Glenn Hyman is a geographer and an employee of the International Center for Tropical Agriculture (CIAT), which is supported by the WKKF. With a BA degree in international studies and a PhD in geography under his belt, he studied geomorphology and land surface processes in the Rio Pacuare river basin, in Costa Rica, as a Fullbright Foundation scholar. He has developed continental geographic databases of the crops and populations of Latin America and the Caribbean. Employing the Geographic Information System (GIS), he embarked on a process to develop spatial data infrastructures for government organizations in Costa Rica through the Central American Geographic Information Project. He actively participates in poverty mapping and geographic information network efforts of the CIAT’s Consultative Group on International Agricultural Research (CGIAR), which is the main subject of this interview.
How does the sustainable development database work?
The objective of the database, and also the forum website we created on the Internet (http://gisweb.ciat.cgiar.org/Foro/index.html), is to provide community agents and decision- and policy-makers at other levels information about the progress of local development in the context of larger areas: states, regions, countries – and the world as a whole. We collected as much data as possible from public sources of information, widely available in censuses, surveys and on the Internet. However, the beauty of this database is that a key component of the webpage allows local participants registered in the system to confirm and collect information from reliable local sources. The forum website has on-line forms that can be filled in by the local participants. These forms utomatically add data to the database. Using this new data, we can create new graphics showing the sustainable development indicators.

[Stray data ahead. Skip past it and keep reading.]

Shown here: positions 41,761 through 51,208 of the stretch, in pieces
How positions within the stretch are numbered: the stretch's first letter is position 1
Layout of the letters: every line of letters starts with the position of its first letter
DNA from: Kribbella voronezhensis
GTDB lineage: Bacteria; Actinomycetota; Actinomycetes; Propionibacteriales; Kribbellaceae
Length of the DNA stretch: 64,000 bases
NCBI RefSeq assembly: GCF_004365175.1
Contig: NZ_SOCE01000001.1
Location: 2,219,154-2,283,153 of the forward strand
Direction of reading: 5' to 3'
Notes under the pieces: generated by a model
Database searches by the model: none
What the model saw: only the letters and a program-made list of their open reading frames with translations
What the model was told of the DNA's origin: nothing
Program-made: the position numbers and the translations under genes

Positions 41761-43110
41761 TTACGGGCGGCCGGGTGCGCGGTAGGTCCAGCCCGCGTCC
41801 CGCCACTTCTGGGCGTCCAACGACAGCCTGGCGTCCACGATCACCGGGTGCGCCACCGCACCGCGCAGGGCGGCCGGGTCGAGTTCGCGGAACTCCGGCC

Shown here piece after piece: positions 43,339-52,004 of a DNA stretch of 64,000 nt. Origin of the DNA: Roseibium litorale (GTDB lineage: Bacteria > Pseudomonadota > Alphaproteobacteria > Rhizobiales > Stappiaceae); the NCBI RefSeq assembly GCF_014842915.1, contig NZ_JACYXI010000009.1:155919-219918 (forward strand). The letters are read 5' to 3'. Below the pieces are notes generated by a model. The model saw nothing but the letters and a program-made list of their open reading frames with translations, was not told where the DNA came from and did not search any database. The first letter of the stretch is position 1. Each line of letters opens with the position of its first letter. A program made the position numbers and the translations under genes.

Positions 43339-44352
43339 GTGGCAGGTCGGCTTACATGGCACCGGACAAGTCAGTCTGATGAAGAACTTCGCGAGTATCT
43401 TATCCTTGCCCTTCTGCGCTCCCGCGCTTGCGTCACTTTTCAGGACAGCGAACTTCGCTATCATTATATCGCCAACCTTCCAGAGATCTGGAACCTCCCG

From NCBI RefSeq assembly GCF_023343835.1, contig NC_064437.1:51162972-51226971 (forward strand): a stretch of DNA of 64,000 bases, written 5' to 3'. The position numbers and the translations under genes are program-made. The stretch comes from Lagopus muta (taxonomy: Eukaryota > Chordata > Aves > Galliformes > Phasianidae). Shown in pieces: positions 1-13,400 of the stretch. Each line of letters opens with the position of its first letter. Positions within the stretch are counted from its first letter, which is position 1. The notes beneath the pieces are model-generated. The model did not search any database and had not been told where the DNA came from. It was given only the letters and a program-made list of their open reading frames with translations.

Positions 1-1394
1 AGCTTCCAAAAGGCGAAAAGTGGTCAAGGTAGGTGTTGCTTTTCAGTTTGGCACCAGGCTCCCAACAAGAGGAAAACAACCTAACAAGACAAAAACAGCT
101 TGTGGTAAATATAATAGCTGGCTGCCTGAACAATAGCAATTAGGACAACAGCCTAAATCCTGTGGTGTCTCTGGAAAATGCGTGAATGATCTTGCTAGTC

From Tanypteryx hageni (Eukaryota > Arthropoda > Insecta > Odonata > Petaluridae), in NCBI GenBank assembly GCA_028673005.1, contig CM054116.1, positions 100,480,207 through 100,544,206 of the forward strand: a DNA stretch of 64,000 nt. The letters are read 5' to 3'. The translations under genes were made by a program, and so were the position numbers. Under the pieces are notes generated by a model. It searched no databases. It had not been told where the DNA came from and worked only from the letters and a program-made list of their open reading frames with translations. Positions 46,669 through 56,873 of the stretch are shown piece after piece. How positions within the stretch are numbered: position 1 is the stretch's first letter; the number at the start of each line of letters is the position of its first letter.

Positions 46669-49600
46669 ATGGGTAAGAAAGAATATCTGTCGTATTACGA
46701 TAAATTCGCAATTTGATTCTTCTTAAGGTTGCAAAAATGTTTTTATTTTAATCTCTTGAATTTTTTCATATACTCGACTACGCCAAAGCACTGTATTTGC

Where has this system already been applied?
Up until now, we have only collected the information from publicly available sources. This information was used to write a paper on sustainable development conditions in Latin American municipalities where the WK Kellogg Foundation (WKKF) has its comprehensive clusters of projects. The paper is available on the forum website. This information will be used in conjunction with the WKKF baseline survey so that local communities and others will be able to monitor and evaluate their progress in development.
What type of action can be planned with these new parameters?
The data, information and discussion from this effort provides planning tools both for local communities and for state, regional and global policy- and decision-makers. Local communities can view local issues in the larger context. A community with high infant mortality rates could find out what other communities have done to address this problem. Also they can ask national government officials to give them more resources to address the problem, arguing that their mortality rates are much higher than the national average. Moreover, the policy maker at higher levels will be better able understand local problems, which should lead to the development of policies that are better suited to problem-solving.
Published in Interaction nº 10